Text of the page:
Wild Horse by Cathy Halley

Your hand ring heavy against me.
Thigh high, sumptuous endeavor.
We will see tomorrow how your masculine touches mine,
charged particles left to vague.
We seed,
sow two streets with the same name in different boroughs,
sing caramel songs that refuse to liquid.

You are a sinkhole of wonder.
I lie down with you and let it happen,
like conversation, like lyes, burning good.

Be gracious now and wait.

We are a successful series.
You are legs that end in true ankles,
sheer mouth, wrists I hold and lead.
Lend me your delivery, how you move your hands.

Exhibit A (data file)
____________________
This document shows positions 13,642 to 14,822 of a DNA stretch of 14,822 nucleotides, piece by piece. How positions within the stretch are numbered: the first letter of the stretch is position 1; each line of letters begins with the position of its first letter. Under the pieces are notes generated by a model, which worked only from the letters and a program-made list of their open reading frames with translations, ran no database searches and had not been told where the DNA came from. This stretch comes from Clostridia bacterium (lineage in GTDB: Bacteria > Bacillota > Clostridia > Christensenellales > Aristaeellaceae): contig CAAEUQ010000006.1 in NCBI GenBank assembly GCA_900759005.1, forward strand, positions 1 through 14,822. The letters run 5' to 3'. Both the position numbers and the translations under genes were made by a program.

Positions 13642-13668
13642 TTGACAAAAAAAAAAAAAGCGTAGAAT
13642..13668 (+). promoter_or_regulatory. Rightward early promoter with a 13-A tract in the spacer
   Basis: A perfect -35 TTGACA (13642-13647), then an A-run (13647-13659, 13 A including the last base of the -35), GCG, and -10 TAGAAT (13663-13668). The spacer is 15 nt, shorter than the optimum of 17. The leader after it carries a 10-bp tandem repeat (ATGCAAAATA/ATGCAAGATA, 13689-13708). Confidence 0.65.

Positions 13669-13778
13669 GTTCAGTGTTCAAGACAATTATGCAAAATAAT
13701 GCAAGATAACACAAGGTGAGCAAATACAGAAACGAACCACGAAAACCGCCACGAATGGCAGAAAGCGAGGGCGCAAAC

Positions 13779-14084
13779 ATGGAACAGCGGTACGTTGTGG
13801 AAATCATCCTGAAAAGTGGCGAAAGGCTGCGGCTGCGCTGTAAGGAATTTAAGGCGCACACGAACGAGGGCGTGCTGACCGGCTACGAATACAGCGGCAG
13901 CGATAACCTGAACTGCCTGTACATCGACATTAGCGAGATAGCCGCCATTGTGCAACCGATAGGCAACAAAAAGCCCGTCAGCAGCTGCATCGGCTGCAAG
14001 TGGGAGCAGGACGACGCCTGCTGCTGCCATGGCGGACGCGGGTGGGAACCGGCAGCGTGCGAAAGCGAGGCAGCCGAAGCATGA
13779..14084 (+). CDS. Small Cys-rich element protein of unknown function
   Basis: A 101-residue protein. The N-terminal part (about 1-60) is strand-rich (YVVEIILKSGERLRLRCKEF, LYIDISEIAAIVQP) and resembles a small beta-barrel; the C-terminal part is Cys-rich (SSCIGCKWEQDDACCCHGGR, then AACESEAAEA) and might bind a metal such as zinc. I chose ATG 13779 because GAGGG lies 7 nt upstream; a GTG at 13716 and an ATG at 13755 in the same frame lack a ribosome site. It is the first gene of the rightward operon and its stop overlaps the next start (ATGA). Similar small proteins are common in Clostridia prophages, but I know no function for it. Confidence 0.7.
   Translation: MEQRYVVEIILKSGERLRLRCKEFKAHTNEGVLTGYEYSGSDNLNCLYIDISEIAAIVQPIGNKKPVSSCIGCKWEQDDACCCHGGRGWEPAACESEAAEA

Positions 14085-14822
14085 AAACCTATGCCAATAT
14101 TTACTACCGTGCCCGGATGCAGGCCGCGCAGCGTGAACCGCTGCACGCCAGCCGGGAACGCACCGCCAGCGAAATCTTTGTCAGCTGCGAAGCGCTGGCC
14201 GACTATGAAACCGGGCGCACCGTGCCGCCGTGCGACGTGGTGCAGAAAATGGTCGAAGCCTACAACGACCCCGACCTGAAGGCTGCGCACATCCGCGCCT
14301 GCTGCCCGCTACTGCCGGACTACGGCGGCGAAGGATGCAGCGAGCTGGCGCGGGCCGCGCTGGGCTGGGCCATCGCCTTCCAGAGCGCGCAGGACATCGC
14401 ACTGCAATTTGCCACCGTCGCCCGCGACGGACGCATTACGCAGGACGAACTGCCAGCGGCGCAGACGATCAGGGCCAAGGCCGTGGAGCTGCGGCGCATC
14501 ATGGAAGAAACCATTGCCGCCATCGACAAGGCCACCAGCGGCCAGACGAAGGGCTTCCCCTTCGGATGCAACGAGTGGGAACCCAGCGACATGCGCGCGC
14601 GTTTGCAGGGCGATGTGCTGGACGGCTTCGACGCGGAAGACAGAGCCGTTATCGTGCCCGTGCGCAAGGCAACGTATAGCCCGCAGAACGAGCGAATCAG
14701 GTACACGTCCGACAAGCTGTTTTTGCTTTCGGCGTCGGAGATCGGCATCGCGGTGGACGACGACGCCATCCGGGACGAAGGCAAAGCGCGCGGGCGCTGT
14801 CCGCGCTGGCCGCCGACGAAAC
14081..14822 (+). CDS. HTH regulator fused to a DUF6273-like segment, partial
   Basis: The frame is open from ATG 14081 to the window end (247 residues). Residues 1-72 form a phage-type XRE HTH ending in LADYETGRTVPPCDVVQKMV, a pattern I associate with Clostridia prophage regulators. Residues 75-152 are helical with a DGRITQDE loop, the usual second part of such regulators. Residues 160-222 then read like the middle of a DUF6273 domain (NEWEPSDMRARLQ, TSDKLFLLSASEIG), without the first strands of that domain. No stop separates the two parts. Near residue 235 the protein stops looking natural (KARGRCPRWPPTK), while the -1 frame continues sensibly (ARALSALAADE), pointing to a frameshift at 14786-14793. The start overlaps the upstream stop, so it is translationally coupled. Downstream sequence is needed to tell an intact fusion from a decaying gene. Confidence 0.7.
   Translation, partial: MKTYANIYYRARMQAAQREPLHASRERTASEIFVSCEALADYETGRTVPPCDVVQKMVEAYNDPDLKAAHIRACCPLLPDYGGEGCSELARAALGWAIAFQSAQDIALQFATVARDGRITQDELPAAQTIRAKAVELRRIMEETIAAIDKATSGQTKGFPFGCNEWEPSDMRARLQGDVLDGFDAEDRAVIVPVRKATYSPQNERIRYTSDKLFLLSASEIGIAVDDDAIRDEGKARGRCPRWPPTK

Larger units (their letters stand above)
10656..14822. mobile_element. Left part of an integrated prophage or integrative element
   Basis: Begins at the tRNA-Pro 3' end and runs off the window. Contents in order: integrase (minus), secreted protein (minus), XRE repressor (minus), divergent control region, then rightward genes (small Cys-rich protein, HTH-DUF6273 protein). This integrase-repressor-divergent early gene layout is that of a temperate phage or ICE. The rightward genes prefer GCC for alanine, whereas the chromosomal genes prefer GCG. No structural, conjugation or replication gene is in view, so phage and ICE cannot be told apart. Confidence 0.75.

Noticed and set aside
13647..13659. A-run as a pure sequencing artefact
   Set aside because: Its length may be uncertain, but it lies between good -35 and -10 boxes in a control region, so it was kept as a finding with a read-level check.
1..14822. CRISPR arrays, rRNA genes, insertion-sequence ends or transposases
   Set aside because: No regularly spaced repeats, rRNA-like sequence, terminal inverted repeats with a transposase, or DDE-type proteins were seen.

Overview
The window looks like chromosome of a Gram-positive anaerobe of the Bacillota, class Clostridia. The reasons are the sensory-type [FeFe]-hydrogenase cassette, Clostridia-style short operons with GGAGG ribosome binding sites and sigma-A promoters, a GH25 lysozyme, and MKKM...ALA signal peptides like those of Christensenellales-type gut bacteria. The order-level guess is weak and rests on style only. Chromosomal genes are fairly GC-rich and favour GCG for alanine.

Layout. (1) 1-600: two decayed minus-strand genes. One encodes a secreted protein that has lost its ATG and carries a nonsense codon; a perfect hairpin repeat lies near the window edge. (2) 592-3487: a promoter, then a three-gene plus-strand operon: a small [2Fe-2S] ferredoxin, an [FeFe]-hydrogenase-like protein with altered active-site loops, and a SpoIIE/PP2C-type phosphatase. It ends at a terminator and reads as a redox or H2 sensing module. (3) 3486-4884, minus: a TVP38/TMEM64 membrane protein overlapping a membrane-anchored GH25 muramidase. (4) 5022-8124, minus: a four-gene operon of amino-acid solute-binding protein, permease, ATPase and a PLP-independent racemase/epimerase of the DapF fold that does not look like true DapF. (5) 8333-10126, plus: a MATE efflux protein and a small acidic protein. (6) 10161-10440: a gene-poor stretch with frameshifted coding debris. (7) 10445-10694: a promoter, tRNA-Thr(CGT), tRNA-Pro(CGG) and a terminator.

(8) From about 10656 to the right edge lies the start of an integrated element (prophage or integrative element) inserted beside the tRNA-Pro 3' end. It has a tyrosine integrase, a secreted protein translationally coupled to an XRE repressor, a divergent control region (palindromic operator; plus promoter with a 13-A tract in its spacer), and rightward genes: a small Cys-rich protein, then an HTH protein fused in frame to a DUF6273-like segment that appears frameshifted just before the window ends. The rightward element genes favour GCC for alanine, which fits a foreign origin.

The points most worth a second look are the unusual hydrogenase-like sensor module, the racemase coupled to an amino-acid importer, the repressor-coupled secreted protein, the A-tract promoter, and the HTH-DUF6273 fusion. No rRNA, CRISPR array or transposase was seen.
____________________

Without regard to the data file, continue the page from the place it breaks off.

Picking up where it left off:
Your happiness. Mine.
An unmatched opposition. A pair, approved,
tenderness of color.
Your hair beneath your neck,
an elegant expression—mouth open some, softened, let go,
your eyes unafraid at night and in silent light,
unblinking broken,
a horse in the wild at dusk eating grass,
ten, twelve, fifteen, me.

 

Cathy Halley is the Editor in Chief of JSTOR Daily. Her work has appeared in Pocket Myths and poetryfoundation.org.

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